Bowl season runs emotional gamut

The Tostitos BCS National Championship Game concluded the bowl season and condensed the stories of the 34 bowls that preceded it. Auburn and Oregon illustrated the importance of motivation, the inevitability of rust and the sheer excitement generated by a bowl game decided in the final seconds.

We saw that in one of the first bowls of the season, when Florida International's Jack Griffin kicked a 34-yard field goal as time expired to defeat Toledo 34-32 in the Little Caesars Bowl. We saw it again Monday night, when Wes Byrum made the 19-yard kick as time expired to provide the victory margin in the Tigers' 22-19 defeat of the Ducks.

If nothing else, the bowls reminded us of the outsized importance of motivation in college football's postseason. Outsized, because let's face it, at the end of a long, grueling season, the specter of as many as five more weeks of practice and video study demands that a team want to tackle it.

The Bridgeport Education Holiday Bowl provided an example on both sides of the line of scrimmage. Washington wanted a second chance against Nebraska, which went to Seattle and humiliated the Huskies 56-21 in September. The Huskers preferred not to make a repeat performance in San Diego against a repeat opponent.

The result: Washington won, 19-7. Nebraska suffered a little humiliation of its own. The Huskers lost three of their last four games, scoring a total of 33 points in the losses.

Alabama's 49-7 rout of Michigan State in the Capital One Bowl showed what a talented team can do when it wants to prove itself. The Crimson Tide responded to the humiliation of blowing a 24-0 lead to archrival Auburn, not by going through the motions but by handing out a little humiliation themselves.

Maryland wanted to send a pointed message to athletic director Kevin Anderson, who fired the head coach, Ralph Friedgen, eight days before the Military Bowl. The Terps' 51-20 blowout of East Carolina verified how they felt about "the Fridge."

In and of themselves, bowls are one-game rewards for a season well played, or these days, at least a mediocre one. But bowls can set the tone for the way a team approaches its preparation for next season.

In that sense, Stanford, LSU and Notre Dame propelled themselves into the 2011 season with their most complete performances of the 2010 season. The No. 4 Cardinal, after a 40-12 defeat of Virginia Tech in the Discover Orange Bowl, finished in the top five for the first time in 70 years. Though head coach Jim Harbaugh left to coach the San Francisco 49ers, Stanford put down a security deposit on the top five in the opening polls next August.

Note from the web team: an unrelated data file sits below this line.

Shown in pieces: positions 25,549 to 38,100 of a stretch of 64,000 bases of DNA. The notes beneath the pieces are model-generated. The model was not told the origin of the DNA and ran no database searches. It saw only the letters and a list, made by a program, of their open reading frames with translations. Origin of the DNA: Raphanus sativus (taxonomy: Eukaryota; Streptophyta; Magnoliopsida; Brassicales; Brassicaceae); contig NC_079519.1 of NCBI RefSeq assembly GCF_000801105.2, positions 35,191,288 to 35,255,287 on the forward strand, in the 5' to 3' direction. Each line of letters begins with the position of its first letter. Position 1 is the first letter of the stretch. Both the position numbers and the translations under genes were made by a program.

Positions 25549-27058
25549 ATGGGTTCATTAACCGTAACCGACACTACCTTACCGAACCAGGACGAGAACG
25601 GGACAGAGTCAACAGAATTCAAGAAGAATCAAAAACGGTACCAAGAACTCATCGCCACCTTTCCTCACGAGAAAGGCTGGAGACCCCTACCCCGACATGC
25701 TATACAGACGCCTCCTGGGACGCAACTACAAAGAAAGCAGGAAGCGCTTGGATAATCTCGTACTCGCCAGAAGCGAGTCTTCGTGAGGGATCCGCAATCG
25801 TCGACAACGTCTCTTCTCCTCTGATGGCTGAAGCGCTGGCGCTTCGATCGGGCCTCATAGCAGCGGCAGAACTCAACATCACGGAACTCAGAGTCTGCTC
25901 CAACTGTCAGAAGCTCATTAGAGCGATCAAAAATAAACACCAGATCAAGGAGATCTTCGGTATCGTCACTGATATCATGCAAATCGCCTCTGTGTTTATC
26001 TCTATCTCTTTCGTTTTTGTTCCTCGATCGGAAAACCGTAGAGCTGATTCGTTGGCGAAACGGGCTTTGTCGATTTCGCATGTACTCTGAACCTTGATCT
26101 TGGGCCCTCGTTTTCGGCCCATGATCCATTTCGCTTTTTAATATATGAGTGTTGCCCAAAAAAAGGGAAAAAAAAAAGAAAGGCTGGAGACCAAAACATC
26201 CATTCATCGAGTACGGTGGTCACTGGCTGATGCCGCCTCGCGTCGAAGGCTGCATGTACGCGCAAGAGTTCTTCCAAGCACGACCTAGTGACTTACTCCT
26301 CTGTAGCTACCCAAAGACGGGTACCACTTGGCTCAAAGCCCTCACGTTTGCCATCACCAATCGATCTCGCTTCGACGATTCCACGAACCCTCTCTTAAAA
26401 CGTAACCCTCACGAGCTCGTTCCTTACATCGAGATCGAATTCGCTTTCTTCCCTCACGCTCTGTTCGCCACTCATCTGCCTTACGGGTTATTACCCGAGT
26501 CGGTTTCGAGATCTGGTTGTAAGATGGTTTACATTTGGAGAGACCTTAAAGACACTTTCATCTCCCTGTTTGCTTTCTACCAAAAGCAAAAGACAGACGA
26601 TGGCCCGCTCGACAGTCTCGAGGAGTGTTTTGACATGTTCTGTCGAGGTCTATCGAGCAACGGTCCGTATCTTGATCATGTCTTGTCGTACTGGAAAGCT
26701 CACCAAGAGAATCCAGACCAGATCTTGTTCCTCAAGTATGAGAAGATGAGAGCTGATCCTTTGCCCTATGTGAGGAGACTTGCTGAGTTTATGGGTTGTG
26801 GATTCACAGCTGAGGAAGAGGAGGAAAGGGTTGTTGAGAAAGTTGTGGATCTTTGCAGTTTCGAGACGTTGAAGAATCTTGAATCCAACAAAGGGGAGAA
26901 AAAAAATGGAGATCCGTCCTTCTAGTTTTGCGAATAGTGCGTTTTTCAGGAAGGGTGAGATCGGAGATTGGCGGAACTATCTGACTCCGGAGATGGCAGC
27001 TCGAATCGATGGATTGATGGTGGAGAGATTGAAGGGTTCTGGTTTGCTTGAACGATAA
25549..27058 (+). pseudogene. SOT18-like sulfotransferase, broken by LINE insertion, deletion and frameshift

There's the eight-game winning streak and the return of junior quarterback Andrew Luck, both of which should make the debut of the Cardinal's new head coach a lot easier than most.

The No. 8 LSU Tigers must feel excited about 2011. Not only did head coach Les Miles spurn Michigan, his alma mater, for the second time in four years, but long-beleaguered quarterback Jordan Jefferson blossomed in the AT&T Cotton Bowl. Jefferson threw for three touchdowns in the 41-24 defeat of Texas A&M.

When Notre Dame burst out of the locker room and took a 27-0 lead over Miami in the Hyundai Sun Bowl, the Fighting Irish served notice that they will be relevant next season. Notre Dame cruised to a 33-17 victory, its fourth consecutive win.

The bowls also highlighted a few items for the agendas of some NCAA committees. The football rules group must look at the finish of the Music City Bowl, when North Carolina's penalty for having too many men on the field with :01 to play actually allowed the Tar Heels a chance to win a game against Tennessee that otherwise they would have lost.

The football rules group should also figure out a way to administer the celebration rule with evenhandedness and common sense, two qualities missing from the penalty issued to Kansas State receiver Adrian Hilburn in the New Era Pinstripe Bowl. The penalty forced the Wildcats to attempt a game-tying two-point conversion after moving back 15 yards. It also took away focus from the outcome of the game, which Syracuse won, 36-34.

The NCAA ought to look at closing the "unique opportunity" loophole through which Ohio State's "Tattooed Six" escaped to play in the Allstate Sugar Bowl. The message it sent is not one that any parent would recognize. You do the crime, you don't do the time when it's convenient. You should just do the time.

No rules controversies spoiled the ending of the Auburn-Oregon game. Auburn won. Oregon ran out of time. Those are also legacies of the 2010 bowl season.

Ivan Maisel is a senior writer for ESPN.com and hosts the ESPNU College Football podcast. Send your questions and comments to him at Ivan.Maisel@ESPN.com.